(Or: “The one where I steal a question from Ken Levine’s blog and turn it into boffo content on my web site.”)
Every Friday, Ken Levine answers “Friday Questions“, and one jumped out at me. Here is the question, followed by his answer:
(Q:) Which is more challenging as a showrunner: writing a pilot episode for a show, or writing episode 2?
(A:) Episode 2. You have to accomplish two things. You have to re-tell the pilot for all the viewers tuning in for the first time, and for those who did watch the pilot you have to give them enough of a new story to hold their interest.
Also, you generally have months to craft a pilot. You can’t devote that kind of time and effort to episode 2 because you also have episodes 3-13 to worry about.
I’m not in the TV biz, but I’m finding that the above Q&A applies to writing a book series. Crossed Out: An Ana Lode Thriller (available now!) is the first book of an open-ended series (in that I don’t have a set number of volumes in mind, unlike a planned trilogy), and to that end, there will be a Book Two.
I started brainstorming Book Two, and went from “I only have a working title” to “it’s time to start filling in a beat sheet” in about ten minutes. While that is fun and exciting, the above question raises a valid consideration: How much of Book Two should serve as “Previously, On Ana Lode…”?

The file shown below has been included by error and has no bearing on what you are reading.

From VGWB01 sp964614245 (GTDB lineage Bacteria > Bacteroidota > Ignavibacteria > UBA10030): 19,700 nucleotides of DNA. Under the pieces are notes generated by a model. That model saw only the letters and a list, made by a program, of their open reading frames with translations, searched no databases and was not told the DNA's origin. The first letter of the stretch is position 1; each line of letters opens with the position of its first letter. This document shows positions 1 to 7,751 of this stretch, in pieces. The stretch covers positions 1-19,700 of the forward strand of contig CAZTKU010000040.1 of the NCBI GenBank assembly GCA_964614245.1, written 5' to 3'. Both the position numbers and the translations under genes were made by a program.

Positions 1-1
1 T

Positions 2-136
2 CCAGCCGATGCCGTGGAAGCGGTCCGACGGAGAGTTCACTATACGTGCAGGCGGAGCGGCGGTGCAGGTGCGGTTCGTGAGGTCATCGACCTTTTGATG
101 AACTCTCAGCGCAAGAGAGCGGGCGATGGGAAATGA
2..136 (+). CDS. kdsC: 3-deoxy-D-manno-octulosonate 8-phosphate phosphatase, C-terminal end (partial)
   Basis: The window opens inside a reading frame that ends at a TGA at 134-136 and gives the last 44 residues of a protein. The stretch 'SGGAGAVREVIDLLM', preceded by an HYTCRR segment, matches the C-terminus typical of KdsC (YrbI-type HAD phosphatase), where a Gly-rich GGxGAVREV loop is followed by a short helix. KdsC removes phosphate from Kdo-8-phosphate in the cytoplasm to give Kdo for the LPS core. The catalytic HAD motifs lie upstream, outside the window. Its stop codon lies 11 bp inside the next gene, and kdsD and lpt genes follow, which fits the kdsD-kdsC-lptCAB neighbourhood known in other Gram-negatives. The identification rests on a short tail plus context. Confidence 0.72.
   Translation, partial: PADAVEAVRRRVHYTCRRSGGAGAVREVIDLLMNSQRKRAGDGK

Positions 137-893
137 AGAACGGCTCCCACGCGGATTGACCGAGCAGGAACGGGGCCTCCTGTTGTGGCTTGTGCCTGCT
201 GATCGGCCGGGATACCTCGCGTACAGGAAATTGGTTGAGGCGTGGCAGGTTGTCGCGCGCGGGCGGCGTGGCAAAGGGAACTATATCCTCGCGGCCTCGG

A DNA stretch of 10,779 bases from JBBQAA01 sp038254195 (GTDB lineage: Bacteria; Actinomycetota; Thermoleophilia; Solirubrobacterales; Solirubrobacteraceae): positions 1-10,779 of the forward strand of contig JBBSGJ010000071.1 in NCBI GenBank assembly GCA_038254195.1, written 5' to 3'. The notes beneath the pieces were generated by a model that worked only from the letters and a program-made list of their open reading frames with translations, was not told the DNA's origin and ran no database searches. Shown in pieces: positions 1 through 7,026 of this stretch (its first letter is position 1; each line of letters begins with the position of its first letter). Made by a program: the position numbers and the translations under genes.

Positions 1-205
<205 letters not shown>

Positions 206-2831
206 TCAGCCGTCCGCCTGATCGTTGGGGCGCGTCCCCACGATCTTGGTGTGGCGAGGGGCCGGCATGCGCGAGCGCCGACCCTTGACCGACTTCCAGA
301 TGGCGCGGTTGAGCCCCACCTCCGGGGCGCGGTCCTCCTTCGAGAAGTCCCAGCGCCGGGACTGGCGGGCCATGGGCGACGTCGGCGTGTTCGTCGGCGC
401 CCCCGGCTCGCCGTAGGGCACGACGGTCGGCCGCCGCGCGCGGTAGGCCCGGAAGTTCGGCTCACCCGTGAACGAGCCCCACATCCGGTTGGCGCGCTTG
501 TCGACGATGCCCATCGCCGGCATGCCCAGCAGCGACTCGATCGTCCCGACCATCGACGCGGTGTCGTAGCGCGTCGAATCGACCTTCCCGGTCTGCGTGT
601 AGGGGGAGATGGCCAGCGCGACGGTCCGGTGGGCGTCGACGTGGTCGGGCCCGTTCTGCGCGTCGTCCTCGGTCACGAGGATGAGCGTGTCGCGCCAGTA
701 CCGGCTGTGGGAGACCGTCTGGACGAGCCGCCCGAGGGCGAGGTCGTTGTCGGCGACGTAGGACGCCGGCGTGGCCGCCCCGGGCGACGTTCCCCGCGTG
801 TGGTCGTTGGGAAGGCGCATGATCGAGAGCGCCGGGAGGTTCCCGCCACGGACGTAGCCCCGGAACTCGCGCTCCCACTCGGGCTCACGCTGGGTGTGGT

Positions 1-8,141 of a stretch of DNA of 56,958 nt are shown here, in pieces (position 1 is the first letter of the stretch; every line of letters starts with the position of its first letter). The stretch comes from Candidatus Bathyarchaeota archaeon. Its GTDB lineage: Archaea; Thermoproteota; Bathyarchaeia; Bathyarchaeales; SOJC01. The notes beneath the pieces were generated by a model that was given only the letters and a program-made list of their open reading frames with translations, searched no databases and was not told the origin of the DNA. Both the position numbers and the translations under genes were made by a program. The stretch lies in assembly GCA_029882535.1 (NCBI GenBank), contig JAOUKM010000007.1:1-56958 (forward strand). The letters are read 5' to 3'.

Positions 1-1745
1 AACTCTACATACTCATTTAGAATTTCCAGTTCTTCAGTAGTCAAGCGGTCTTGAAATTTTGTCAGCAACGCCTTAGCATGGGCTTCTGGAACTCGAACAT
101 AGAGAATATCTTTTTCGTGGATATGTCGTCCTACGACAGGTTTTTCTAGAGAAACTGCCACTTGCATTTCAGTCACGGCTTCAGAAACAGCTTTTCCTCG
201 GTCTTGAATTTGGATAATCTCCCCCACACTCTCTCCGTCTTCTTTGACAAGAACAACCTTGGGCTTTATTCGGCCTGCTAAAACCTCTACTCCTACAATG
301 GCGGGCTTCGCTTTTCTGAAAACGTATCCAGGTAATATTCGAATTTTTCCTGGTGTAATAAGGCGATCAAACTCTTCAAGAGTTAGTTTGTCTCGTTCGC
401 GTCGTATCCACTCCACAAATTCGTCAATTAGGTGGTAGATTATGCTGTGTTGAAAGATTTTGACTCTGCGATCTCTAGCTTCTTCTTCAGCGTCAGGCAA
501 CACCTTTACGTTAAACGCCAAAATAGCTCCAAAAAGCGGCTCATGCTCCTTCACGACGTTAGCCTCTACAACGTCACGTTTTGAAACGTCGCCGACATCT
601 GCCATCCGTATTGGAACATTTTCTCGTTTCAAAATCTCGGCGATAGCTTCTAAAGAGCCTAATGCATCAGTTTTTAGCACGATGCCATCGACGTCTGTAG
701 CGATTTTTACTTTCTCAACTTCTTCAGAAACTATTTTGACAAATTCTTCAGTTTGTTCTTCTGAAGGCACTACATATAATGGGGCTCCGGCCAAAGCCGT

As it stands in the pre-planning (read: spitballing) phase, there will be references to Book One in passing, but the trick will be to make it reasonably easy to follow without the benefit of reading the first book. For example, it’s not necessary to watch James Bond movies in order, as it becomes pretty clear who he is and what the stakes are early on in the film. (Apples and Oranges, I know, but it fits.)
Anyway, I defer to you, the reading public: How much of a refresher do you need from book to book in a series? Comments are open. (Moderated, but open.)
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